You’ll want to visit the places you’ll be reading about in Spain Destinations. They’re every bit as charming and irresistible as the writers say! Besides, you won’t have any problems getting there; they’ll tell you how.
Wax representation of the old Café Gijón at the Museo de Cera in Madrid
A Guidepost Reprint
Café Gijón, The
Looking for adventure this summer in Spain? Why not try mountain hiking and climbing? Try the Pyrenees, the Sierra Guadarrama, the Teide in Tenerife, the Montes de Toledo . . . I learned on my first mountain climb that the best way to climb a mountain is the following: One step at a time! Have fun and be safe!
I’VE just got back from Pamplona and if I’ve said it once, I’ve said it and will repeat it again a thousand times; Never Again.You can quote me next year. I’m bearing the scars of several cornadas, mostly in the region of the liver (pronóstico: muy grave.) and that last bit of the trip, after the car blew up in flames sixty nine kilómetros outside Madrid played hell with my gout. So on that happy note of goodwill and Christian charity, I will leave you to retire to my local clinic. And a happy Sanfermines next year to each and every loving little one of you.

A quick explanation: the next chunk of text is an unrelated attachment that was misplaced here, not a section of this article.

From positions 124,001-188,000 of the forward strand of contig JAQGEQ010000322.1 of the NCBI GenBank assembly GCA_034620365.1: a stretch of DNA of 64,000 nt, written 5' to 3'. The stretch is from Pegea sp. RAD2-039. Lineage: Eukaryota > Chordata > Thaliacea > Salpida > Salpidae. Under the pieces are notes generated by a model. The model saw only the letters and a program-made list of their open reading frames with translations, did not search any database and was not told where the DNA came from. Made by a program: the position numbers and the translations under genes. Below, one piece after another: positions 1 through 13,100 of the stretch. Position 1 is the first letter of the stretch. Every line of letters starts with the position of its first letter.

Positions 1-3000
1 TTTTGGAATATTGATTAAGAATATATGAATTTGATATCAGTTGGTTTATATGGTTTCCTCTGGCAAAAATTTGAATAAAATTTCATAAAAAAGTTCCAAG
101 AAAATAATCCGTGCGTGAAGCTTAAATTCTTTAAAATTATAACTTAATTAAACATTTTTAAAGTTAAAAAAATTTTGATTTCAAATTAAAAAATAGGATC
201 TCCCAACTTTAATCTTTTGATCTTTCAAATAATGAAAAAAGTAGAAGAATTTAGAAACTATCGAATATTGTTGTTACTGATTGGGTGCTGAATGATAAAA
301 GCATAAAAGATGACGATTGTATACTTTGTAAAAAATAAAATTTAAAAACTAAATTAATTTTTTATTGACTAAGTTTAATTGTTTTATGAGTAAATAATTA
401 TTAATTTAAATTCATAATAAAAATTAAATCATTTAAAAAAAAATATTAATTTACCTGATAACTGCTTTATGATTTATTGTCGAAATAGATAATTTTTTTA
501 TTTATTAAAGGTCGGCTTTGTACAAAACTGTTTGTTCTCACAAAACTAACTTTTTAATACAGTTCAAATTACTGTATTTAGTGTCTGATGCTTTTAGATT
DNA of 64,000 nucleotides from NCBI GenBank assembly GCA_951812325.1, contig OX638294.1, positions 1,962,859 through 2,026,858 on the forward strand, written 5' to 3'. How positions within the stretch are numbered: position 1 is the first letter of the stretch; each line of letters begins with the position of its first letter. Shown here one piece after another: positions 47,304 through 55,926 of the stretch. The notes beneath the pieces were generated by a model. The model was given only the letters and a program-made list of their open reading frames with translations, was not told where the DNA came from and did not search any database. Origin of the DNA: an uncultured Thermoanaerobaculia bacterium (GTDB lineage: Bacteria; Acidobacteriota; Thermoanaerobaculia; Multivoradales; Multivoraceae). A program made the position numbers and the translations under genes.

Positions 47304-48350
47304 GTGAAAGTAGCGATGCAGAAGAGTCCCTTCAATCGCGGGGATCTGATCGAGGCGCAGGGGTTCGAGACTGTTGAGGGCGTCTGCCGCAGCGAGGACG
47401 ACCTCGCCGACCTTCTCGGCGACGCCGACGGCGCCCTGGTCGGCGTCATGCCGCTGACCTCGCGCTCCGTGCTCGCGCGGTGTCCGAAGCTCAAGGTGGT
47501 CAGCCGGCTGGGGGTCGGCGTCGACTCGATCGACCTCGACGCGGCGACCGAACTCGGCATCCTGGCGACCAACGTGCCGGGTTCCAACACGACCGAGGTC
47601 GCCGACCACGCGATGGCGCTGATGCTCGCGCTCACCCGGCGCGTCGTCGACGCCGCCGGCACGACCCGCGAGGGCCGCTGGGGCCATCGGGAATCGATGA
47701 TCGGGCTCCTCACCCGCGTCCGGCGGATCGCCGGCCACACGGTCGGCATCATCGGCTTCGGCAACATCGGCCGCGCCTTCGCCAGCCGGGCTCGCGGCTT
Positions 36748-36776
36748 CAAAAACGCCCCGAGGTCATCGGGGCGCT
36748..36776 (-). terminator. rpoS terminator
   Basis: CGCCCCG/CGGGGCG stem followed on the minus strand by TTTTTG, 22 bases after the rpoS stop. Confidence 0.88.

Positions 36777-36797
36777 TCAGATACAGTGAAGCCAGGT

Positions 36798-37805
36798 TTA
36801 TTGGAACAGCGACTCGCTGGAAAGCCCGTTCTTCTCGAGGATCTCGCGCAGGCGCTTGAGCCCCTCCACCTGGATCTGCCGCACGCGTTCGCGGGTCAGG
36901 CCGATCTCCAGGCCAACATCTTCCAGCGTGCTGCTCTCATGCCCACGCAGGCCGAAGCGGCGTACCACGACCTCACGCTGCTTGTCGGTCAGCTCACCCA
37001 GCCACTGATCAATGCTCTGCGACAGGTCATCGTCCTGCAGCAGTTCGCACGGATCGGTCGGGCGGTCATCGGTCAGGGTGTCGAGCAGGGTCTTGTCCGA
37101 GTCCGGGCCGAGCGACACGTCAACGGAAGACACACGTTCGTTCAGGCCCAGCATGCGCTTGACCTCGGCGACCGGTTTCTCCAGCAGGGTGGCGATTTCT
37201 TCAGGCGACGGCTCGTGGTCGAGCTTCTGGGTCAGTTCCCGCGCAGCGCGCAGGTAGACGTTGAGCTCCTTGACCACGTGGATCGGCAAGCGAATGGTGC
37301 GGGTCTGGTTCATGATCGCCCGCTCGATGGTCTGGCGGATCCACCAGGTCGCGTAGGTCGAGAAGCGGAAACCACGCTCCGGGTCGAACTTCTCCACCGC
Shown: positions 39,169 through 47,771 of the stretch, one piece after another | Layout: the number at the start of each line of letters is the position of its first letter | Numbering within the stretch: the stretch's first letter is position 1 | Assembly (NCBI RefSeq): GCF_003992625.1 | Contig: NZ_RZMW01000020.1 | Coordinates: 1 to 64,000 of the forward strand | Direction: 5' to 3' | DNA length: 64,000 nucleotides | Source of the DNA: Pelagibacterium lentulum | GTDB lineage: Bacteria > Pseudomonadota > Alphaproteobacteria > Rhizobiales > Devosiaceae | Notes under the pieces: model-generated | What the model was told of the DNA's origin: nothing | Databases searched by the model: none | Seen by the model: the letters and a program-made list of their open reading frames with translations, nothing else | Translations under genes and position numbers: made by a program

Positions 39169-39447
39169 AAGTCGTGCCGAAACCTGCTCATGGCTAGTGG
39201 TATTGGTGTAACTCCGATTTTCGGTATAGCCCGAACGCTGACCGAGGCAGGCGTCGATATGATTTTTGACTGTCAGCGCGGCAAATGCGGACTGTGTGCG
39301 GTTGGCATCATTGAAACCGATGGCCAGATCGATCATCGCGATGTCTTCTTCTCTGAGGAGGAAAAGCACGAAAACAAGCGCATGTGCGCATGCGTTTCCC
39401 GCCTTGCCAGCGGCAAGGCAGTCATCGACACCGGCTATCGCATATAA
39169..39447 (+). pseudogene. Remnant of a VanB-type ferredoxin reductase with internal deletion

A beautiful, timeless, classic, witty account of the running of the bulls. And to think that it was written no less than 45 years ago. In GUIDEPOST, of course!
It is summer time now when all movement is poured stickily out of a bottle. It is no time to do anything at all. And so here’s a Torremolinos without movement in, and for, a summer afternoon.
Torremolinos nowadays would be almost nothing if not an appealing resort with an inexhaustible source of entertainment
It's film-making too!
After the hurdles my friend and I overcame, I don’t think I was really able to enjoy Paris. I couldn’t properly communicate with the people or understand many of the words aroun me. I’ve realized that although traveling to a country without knowing the language may seem exciting, it can be extremely frustrating.
Did you know that El Escorial was built starting in 1563 to be the final resting place for the Holy Roman Emperor Charles V, the father of the Spanish King Phillip II? It was finished in 1584 as not only his palace but as a Hieronymite monastery--hence its somber shadows and design.
One of my unfailing delights of living in Spain, undiminished after 17 years, is the spectacular and varied range of its landscapes and natural beauty. Crammed into the roughly five hundred thousand square kilometres of its bull-hide shaped geography, one goes from the dazzling white villages of the south with immense vistas of olive plantations, red earth under a diamond-hard blue sky, to the vast wheat plains of Castile